Saturday, September 16, 2006

Babi Tarik

or, if you would rather know it by its ang-mor name, Pulled Pork!

I must admit that Pulled Pork has always existed as a concept in my mind until now - I've only known vaguely what it is while dining at the occasional burger joint like Blooies or Hard Rock, where Pulled Pork is served in sandwiches. I also know that the traditional way to prepare pulled pork is over a barbecue. But not having a barbecue on the ready, some other recipes I've searched up on also mention that you can use a slow cooker, which won't give exactly the same results, but would be good enough if you know how to add the flavours in at which points of the cooking process. Besides, we're on a budget, right? I spent $8 on the meat, which is enough to last me for four or five meals (two, if you're Hobart) and the rest of the ingredients I picked out from what I had lying at home, so it is pretty cost efficient. You'll need a slow cooker for this recipe, along with plenty of time. I mean, overnight cooking plenty.

Babi Tarik AKA Pulled Pork

For the pork:
Twee Bak - ok, lost in translation here. Most recipes call for a shoulder cut of meat or something called a "Boston Butt". But I'm in freaking Singapore here! All my cuts are in Chinese names. Go for a thick chunk of meat that has a layer of fat on one side. Over here, I got two pieces of Twee Bak, which my dad says is a loin meat.
1 onion, sliced
4-5 cloves garlic, whole, smashed but intact
2 cinnamon sticks
3 tbsp Worcester sauce (I just agar-rated)
3 tbsp red wine vinegar (I also agar-rated)
1 tbsp cloves

For the sauce:
Tomato ketchup
Tabasco sauce
Worcester sauce
Fresh black pepper
Liquid from pork

1. Stud meat with cloves. Line bottom of slow cooker with onions, followed by the rest of the ingredients except the meat and water.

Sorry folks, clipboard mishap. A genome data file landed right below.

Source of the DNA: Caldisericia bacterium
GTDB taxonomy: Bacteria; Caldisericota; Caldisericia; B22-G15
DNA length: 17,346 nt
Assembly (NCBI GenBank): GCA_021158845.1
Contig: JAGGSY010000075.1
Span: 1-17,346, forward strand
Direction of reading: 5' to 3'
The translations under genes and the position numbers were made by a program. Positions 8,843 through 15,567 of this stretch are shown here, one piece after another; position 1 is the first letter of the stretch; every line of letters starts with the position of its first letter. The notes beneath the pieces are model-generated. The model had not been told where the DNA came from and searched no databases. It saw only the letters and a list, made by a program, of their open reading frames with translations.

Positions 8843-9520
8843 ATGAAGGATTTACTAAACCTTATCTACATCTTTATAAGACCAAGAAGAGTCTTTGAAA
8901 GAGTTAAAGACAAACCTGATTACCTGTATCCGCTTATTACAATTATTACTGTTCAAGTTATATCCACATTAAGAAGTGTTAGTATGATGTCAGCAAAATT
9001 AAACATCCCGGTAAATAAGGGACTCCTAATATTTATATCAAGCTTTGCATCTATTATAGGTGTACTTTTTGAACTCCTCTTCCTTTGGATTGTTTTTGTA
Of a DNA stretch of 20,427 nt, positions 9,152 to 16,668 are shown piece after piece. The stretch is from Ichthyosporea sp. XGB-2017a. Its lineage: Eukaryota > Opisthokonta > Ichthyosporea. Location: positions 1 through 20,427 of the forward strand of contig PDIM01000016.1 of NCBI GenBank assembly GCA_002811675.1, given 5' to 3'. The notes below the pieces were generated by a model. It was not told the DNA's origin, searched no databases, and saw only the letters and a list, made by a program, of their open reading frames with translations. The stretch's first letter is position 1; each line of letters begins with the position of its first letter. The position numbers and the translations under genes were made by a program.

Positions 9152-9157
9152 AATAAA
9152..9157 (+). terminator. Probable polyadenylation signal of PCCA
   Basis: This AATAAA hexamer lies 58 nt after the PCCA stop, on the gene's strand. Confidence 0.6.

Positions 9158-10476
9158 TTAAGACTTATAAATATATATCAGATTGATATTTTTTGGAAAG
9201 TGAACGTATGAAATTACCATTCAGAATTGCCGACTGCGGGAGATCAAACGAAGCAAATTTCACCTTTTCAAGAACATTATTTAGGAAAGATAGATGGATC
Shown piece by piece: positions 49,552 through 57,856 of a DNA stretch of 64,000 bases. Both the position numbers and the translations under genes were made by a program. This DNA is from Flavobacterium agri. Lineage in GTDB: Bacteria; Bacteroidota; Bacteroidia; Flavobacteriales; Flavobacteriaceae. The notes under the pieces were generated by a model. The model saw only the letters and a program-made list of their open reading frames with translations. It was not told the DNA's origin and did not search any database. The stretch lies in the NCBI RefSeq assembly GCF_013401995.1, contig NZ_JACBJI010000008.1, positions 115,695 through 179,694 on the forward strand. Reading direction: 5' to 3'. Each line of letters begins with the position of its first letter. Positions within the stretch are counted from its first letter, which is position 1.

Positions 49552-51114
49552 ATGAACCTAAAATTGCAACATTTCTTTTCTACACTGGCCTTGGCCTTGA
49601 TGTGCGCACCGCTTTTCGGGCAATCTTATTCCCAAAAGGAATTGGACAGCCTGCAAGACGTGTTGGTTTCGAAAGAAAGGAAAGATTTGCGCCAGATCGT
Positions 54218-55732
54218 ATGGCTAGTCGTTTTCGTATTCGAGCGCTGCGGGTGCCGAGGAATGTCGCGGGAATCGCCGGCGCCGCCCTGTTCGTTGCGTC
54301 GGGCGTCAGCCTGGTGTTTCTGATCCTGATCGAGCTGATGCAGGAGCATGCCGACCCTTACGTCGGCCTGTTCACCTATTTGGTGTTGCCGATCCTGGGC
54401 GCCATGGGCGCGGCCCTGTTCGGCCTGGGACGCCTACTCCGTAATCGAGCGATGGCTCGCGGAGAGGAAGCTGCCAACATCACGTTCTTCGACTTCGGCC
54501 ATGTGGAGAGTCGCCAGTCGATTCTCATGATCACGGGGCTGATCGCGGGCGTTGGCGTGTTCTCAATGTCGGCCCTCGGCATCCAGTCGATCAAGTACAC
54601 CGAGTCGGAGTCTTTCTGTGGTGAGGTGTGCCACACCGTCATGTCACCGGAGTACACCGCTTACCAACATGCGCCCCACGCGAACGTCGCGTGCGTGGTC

2. Lay meat on top of the ingredient mess and then pour water to cover. Slow cook for 12 hours. (Go and sleep. I did this after dinner, and worked on it for lunch the next day.)

3. [12 hours later] Drain the meat on a rack and pull out cloves, as much as you can. They'll be soft after all that cooking, but then again, so will the meat. You can also easily peel off the layer of fat and return it to the liquid to let the flavours infuse. Place meat on a large plate to rest.

4. Strain the remaining liquid to get rid of the solids. Skim the surface to remove as much fat as possible. (Throw the solids away. They're no good for anything anymore.)

5. Mix the sauce! I didn't put any quantities because a lot of agar-ration is required. The sauce should be at least 2/3 ketchup, with worcester, tabasco and the honey added to your taste of honey and sweetness. Finally, the cooking liquid should make the third of the sauce to form a syrupy consistency.

6. Using two forks, "pull" the meat apart so that they form fine shreds. That's where the name comes from. Once meat is separated, pour sauce over and mix well, taking care not to form a paste and keeping the shredded meat consistency.

7. Serve in a sandwich! Or with a mash and coleslaw. It's a long cooking process, but rather quite worth it.


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